The circuit has been in idle mode for a few hours now and although the Arduino voltage regulator is getting quite hot, it seems to be working fine. Relays are powered from Arduino 5V pin.

Is it OK or should I power these from an external power supply?
I only have 9V adapters, should I build a voltage divider from resistors to reduce it from 9V to 5V?

My full code (working):

#include "TM1637.h" 
const int pinClk = 13; 
const int pinDta = 12; 
TM1637 led;

#define Pump1 8
#define Pump2 9
#define Pump3 10
#define led1 5
#define led2 6
#define led3 7
#define WaterSensor 2

int Pump1State = LOW;
int Pump2State = LOW;
int Pump3State = LOW;

unsigned long CurrentMillis = 0;
unsigned long StoredMillis1 = 0;
unsigned long ResetMillis = 0;

const unsigned long interval = 30000;
unsigned long DifPump1 = 0;
int counter = 0; // How many times the water tank was overflooded?
boolean counterSwitch = false; // Trigger for counter=counter+1 event

void setup() {
  pinMode(Pump1, OUTPUT);      
  pinMode(Pump2, OUTPUT); 
  pinMode(Pump3, OUTPUT);
  pinMode(led1, OUTPUT);      
  pinMode(led2, OUTPUT); 
  pinMode(led3, OUTPUT);
  pinMode(WaterSensor, INPUT_PULLUP); // HIGH means overflooded
  Serial.begin(9600);
  }

void loop() {

  // CurrentMillis - gets updated with millis() every cycle
    
  unsigned long CurrentMillis = millis();
  
  // WaterSensor state stored as WaterLevel;
  int WaterLevel = digitalRead(WaterSensor);

  DifPump1 = CurrentMillis - StoredMillis1;

  if (millis() >= 86400000) { // 24h Reset
    
    software_Reset();
    }
  
  // If too much water in the tank
  if (WaterLevel == HIGH) { 

    if (counterSwitch == true) {
    counter = counter + 1;
    counterSwitch = false;
    }
      
    // Start 3 pumps in sequence
    
      // Pump 1 ON 
      
      if (DifPump1 >= 0 && DifPump1 < 2*interval) {
      Pump1State = HIGH;
      Pump2State = LOW;
      Pump3State = LOW;
      }

      // Pump 1 OFF 

      if (DifPump1 >= 2*interval && DifPump1 < 2.1*interval) {
      Pump1State = LOW;
      Pump2State = LOW;
      Pump3State = LOW;
      }
          
      // Pump 2 ON    
      
      if (DifPump1 >= 2.1*interval && DifPump1 < 4*interval) {
      Pump1State = LOW;
      Pump2State = HIGH;
      Pump3State = LOW;
      }

      // Pump 2 OFF    
      
      if (DifPump1 >= 4*interval && DifPump1 < 4.1*interval) {
      Pump1State = LOW;
      Pump2State = LOW;
      Pump3State = LOW;
      }

      // Pump 3 ON
    
      if (DifPump1 >= 4.1*interval && DifPump1 < 5*interval) {
      Pump1State = LOW;
      Pump2State = LOW;
      Pump3State = HIGH;
      }

      // Pump 3 OFF

      if (DifPump1 >= 5*interval) {
      Pump1State = LOW;
      Pump2State = LOW;
      Pump3State = LOW;
      // StoredMillis1 = CurrentMillis;
      }
    }
    
  else { //No need to run pumps

  Pump1State = LOW;
  Pump2State = LOW;
  Pump3State = LOW;
  counterSwitch = true;
  StoredMillis1 = CurrentMillis;
  }

 
digitalWrite(led1, Pump1State);
digitalWrite(led2, Pump2State);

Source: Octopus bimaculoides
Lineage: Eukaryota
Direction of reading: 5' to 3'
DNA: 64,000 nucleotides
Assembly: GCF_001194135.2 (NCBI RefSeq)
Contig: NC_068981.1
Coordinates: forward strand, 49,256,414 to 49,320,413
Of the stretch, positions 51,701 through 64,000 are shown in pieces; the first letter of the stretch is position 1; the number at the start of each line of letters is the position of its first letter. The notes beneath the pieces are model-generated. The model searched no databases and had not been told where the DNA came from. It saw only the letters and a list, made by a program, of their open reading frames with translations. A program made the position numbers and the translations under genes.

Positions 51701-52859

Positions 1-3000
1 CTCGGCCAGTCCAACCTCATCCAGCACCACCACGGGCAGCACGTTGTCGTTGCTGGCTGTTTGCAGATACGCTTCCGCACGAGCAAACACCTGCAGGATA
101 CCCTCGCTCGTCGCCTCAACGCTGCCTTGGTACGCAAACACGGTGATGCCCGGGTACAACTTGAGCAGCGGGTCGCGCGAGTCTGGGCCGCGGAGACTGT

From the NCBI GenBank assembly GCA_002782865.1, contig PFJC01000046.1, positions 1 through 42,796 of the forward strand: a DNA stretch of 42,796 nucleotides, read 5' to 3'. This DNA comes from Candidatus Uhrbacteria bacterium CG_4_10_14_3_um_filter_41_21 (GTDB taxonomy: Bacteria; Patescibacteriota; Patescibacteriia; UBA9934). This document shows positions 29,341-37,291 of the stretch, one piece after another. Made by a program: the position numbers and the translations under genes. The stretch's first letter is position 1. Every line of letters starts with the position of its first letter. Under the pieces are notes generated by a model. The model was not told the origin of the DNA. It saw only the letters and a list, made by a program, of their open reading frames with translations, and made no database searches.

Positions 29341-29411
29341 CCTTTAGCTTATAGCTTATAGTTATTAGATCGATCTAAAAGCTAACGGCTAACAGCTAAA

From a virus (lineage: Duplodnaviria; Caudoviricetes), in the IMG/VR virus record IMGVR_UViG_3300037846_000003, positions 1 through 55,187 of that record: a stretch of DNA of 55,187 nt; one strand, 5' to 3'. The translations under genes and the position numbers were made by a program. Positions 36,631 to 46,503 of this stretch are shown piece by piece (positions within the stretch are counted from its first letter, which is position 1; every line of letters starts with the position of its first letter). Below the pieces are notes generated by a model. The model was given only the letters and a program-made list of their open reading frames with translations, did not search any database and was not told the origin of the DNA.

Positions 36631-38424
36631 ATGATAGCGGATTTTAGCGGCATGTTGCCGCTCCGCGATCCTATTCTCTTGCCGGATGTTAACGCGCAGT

digitalWrite(led3, Pump3State);
digitalWrite(Pump1, Pump1State);
digitalWrite(Pump2, Pump2State);
digitalWrite(Pump3, Pump3State);



Serial.println(DifPump1);
led.DigitDisplayWrite(pinClk, pinDta, counter);
}
 
void software_Reset() // Restarts program from beginning but does not reset the peripherals and registers
  {
  asm volatile ("  jmp 0");  
  }

Don't draw more than 200mA through the AVR chip pins. It is probably a bad idea to draw much more through that barrel jack if it has a 7805 regulator (mine do) as the more current drawn through that, the hotter it gets.

I have no idea how much juice your relays pull, you'd better find out how much any one can because it might be high.

kokosgt:
Thank you guys, after another few hours of analysing your suggestions and a lot of trial and error, I have managed to get all of it working as I wanted.

I have another question though - can I power all 3 relays and 4-digit LED seven segment display with 1A 9V adapter plugged in barrel jack? i was looking for "current consumption in idle state" information in relay data sheet, but I couldn't find it.

I'm using three JQC-3FF 5V relays in Normally Open mode, plugged directly to Arduino pins:
https://www.generationrobots.com/media/JQC-3FF-v1.pdf

The circuit has been in idle mode for a few hours now and although the Arduino voltage regulator is getting quite hot, it seems to be working fine. Relays are powered from Arduino 5V pin.

Is it OK or should I power these from an external power supply?
I only have 9V adapters, should I build a voltage divider from resistors to reduce it from 9V to 5V?

Use an external power supply. a cell phone charger would output 5v.
voltage dividers are not good for power, they just heat resistors.

the relay above shows 77 ohms for the coil.
if you only have 9v adapters, then get a power supply

EBAY power supply

This one has 700mA max output.

another option is to get a switching power supply.
you can get these in fixed output voltages or adjustable.
you can get cheap, under $1 each, bare bones
or can get with an LED display for quite a bit more.

switching power supply

I ordered both, thank you!